While most Americans don’t have a passport, there’s a select group of travelers who have two. And we don't mean dual nationals.
There’s a little-known State Department loophole that allows travelers to apply for a duplicate passport. And for some frequent travelers, it could be a good investment.
For those who travel to tumultuous regions, a second passport could allow entry that would otherwise be denied. For example, if traveling to a country that requires a visa, sometimes the request may be denied if customs sees the traveler also has a visa from an enemy country. Having two passports eliminates this concern.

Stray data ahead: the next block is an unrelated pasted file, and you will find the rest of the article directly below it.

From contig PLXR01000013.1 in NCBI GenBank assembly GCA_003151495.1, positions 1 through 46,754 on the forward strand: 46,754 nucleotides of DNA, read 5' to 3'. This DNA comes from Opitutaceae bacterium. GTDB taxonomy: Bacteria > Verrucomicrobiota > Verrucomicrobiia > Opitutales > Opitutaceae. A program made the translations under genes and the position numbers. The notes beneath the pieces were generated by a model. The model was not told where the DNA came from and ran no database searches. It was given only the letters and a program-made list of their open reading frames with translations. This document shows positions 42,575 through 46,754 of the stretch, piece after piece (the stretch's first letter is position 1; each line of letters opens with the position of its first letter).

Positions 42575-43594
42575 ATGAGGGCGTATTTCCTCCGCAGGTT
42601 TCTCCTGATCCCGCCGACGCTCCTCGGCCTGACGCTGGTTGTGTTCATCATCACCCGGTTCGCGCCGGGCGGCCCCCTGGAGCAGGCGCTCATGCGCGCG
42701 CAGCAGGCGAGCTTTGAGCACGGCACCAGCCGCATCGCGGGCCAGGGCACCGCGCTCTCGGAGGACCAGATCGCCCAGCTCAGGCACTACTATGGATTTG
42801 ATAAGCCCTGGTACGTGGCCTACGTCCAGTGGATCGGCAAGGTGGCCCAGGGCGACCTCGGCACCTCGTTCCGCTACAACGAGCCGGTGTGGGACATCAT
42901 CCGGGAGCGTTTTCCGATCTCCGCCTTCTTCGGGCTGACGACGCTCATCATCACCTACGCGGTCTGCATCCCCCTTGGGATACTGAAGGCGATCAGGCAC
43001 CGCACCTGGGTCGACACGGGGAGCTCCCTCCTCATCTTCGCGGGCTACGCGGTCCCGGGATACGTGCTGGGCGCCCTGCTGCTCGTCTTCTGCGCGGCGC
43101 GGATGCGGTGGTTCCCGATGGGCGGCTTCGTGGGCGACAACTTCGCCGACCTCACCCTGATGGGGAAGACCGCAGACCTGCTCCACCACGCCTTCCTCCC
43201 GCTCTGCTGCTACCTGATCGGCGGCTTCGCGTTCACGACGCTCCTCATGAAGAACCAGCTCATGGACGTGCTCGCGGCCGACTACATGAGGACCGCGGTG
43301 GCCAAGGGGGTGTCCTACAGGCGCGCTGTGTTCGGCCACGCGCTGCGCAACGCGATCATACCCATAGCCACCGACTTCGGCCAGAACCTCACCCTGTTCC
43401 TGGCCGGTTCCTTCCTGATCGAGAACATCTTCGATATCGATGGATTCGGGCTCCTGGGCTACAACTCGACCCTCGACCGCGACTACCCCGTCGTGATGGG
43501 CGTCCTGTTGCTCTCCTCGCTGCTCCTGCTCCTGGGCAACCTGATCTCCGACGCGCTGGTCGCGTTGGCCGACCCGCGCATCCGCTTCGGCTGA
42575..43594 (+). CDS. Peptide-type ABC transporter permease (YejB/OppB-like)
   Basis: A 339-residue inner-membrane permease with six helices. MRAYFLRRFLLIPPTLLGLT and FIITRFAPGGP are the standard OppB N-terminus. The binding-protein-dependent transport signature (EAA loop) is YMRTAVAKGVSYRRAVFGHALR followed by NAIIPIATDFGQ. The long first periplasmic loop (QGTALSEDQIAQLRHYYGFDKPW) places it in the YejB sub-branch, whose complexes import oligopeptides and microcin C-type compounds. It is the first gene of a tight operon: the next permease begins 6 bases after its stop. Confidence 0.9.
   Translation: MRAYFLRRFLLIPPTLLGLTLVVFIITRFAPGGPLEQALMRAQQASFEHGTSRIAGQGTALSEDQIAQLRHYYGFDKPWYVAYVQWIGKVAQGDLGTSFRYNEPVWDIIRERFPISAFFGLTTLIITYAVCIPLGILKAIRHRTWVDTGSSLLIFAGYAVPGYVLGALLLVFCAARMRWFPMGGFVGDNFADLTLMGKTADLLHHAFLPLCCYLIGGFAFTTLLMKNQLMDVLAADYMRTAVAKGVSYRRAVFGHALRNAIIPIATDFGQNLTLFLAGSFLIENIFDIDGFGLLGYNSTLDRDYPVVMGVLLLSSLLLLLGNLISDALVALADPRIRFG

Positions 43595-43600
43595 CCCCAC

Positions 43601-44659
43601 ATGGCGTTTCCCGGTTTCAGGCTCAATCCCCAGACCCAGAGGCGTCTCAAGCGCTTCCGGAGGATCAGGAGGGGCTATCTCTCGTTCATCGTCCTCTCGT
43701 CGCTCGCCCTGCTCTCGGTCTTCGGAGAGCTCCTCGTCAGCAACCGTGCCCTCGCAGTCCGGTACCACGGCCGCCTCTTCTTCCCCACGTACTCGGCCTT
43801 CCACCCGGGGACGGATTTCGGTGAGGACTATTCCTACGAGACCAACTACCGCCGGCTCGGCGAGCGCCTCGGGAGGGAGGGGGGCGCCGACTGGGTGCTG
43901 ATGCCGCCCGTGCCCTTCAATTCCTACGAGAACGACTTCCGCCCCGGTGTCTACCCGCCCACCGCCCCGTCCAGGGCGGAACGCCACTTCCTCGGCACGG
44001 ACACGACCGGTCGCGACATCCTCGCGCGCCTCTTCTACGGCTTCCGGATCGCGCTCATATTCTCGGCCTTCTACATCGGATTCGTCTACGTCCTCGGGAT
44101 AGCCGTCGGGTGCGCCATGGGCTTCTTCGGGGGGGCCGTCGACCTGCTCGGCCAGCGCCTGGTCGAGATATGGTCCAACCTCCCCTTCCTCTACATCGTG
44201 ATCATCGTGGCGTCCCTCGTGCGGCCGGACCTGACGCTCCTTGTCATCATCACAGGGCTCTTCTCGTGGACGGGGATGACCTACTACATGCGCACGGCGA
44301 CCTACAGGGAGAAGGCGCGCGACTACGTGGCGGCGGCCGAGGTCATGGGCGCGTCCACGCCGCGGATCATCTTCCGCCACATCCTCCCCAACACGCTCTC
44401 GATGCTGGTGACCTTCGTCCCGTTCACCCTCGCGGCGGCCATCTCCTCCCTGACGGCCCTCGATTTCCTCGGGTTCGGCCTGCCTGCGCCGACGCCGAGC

Travelers who are constantly on the go can leave one passport at a consulate while waiting for a visa and take the other one on international trips. It also makes it easy to get home if a primary passport is lost while away — although it’s still important to report the first passport as lost or stolen.
There are a few catches: A duplicate passport only lasts for two years. And there is no guarantee that requests for a second passport will be granted — it’s considered an exception to the rule as opposed to a standard request. Travelers must send in a “duplicate passport request” letter detailing the reason why they are requesting a second passport. Each duplicate is granted on a case-by-case basis.
In order to get a second passport, travelers must fill out another application, take passport photos and send in their current passport, which will be returned with the new one. The cost for a second passport is $110.